“Hormone balance” is a popular buzzword these days, but what does it actually mean? And, more specifically, are there foods that can help balance hormones?
For those with female anatomy, the concept of hormone balance is a bit complicated. For people with menstrual cycles, the levels of hormones can vary throughout the cycle. Plus, hormone levels can change significantly with age.
Some important hormones include estrogen, progesterone, Follicle stimulating hormone (FSH), Luteinizing hormone (LH), and testosterone.
The first day of bleeding during the menstrual cycle is called menstruation or the “period.” This is the start of the follicular phase of the cycle. During this 14-day phase (for a 28-day cycle) the levels of a hormone called estrogen rise. Estrogen promotes the growth of the uterine lining in preparation for a potential pregnancy.
Follicle stimulating hormone (FSH)
A hormone called follicle stimulating hormone (FSH) peaks around day 14 of the follicular phase. FSH causes the ovaries to produce an egg during a process called ovulation.
From days 15-28, the levels of a hormone called progesterone will rise. The luteal phase ends when the period begins or if an egg is fertilized.
At around age 50, people with menstrual cycles will experience a drop in both progesterone and estrogen and will stop having periods. This is called menopause. People with female anatomy who are taking hormonal birth control or hormone replacement therapy will also have a variation in hormones.
So, as you can see, there is not a single definition of “balanced” hormones. Your definition of “balance” will depend on your stage of life and other factors.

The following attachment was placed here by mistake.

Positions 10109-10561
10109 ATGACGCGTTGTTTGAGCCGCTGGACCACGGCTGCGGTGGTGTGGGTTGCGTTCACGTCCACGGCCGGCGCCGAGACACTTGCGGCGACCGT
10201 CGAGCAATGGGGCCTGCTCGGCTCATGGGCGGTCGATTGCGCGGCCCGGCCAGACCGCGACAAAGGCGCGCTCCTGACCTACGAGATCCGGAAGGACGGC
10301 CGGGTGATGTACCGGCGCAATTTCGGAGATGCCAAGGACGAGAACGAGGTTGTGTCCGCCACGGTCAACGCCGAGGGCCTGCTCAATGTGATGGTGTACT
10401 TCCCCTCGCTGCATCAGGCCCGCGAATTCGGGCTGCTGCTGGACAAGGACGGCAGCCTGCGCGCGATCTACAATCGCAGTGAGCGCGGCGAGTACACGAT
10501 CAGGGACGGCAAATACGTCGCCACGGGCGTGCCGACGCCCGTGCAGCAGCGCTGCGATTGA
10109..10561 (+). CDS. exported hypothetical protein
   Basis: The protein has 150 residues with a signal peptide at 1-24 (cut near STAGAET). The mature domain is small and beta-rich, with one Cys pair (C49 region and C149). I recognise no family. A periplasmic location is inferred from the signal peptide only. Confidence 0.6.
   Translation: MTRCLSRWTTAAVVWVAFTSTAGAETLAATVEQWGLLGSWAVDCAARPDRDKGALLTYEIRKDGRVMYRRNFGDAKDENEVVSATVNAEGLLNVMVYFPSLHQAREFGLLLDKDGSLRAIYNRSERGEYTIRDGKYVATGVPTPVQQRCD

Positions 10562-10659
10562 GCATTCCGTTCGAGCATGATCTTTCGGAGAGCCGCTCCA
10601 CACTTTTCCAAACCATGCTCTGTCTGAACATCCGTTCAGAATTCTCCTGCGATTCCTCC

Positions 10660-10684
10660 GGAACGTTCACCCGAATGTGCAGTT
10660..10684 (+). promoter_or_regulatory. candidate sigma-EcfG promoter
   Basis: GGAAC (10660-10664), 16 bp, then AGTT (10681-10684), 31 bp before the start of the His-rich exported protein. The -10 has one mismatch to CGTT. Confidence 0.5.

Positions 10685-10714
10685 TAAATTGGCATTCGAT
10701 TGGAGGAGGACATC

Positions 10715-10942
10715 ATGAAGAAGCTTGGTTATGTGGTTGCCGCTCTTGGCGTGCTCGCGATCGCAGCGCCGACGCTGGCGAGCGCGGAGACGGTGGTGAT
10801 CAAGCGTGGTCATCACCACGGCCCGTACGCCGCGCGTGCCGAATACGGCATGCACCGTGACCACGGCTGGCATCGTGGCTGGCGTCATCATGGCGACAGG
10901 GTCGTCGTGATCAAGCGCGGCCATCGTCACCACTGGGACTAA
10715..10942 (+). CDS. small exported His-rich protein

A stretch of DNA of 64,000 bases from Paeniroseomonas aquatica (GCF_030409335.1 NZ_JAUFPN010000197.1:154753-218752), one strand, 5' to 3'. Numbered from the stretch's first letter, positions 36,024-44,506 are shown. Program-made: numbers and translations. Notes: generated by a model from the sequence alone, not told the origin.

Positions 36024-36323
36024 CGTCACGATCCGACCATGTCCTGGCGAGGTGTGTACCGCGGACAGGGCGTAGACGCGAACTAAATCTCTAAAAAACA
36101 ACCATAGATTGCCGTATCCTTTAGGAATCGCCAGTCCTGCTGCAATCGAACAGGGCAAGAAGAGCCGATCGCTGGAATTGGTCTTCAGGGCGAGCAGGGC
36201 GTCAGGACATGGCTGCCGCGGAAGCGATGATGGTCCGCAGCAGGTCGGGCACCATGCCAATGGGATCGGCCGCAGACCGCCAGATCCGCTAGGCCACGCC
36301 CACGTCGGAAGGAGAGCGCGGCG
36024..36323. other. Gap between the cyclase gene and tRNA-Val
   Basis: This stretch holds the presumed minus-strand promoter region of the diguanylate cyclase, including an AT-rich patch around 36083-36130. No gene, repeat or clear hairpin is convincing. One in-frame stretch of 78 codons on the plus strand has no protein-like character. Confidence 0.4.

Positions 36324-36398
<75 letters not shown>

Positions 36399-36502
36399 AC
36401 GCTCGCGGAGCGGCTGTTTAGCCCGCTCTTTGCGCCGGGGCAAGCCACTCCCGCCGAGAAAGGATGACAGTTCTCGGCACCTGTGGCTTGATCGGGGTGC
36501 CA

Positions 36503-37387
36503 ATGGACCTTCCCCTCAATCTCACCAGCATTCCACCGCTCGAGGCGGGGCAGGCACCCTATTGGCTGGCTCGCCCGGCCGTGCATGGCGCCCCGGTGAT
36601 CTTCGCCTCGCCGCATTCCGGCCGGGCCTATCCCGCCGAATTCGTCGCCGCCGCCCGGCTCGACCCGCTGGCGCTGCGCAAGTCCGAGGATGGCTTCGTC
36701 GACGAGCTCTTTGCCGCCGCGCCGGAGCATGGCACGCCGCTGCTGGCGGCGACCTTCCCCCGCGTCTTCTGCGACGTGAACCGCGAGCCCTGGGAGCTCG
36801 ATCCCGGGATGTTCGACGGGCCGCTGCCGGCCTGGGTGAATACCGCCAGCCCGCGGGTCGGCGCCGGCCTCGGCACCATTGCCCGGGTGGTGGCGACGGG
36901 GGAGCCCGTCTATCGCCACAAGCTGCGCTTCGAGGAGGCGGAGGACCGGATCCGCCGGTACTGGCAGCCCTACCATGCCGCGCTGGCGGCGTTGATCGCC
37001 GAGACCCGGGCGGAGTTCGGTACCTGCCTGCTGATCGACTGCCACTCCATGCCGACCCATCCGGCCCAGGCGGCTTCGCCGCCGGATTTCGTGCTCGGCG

However, we do know that food can affect our hormones. There has actually been research done on different types of foods that can support healthy hormones for those with female anatomy. Let’s discuss foods that can help balance hormones in females and those with female anatomy.
As we discussed, estrogen is an important hormone for people with female anatomy.
There are many factors that can cause low estrogen levels. These include age, menopause, and thyroid function. Hormonal shifts after giving birth and breastfeeding are also associated with low estrogen levels.
As the name implies, these compounds have a similar structure to estrogen and can have some similar effects as estrogen in the body. While they can sometimes mimic estrogen, they may also block the action of estrogen in some body tissues.
Food sources of phytoestrogens:
Phytoestrogens are found in foods as two main classes: isoflavones and lignans.
The research on diets high in phytoestrogens has been done in animals and in humans. Some researchers note that more research is needed in humans to determine what impact phytoestrogens have on hormones. Others suggest that phytoestrogens can support a healthy reproductive system and the health of various body systems like the heart and immune system.
One of the most widely studied phytoestrogens in humans is soy. Soy is a source of phytoestrogenic isoflavones and has been researched for its role in hormone balance and maintaining healthy cholesterol levels already in normal range.
Soy foods include tofu, edamame, and miso. Diets rich in these foods may help lower testosterone because they can mimic estrogen.
Researchers have noted that the hormonal impacts of soy foods may be beneficial for preventative purposes in “Western populations” (including the U.S.), “where the diet is typically devoid of these biologically active naturally occurring compounds.”
There is still some debate over the health benefits of soy foods, so it’s important to work with your healthcare professional if you have questions about the types and amounts of soy foods that are best for you.
Flaxseeds are a source of a class of phytoestrogens called liganans. Liganans and fiber may help the body eliminate excess hormones. Research suggests that flaxseeds may help support a healthy menstrual cycle.
Cruciferous vegetables may help support healthy estrogen levels.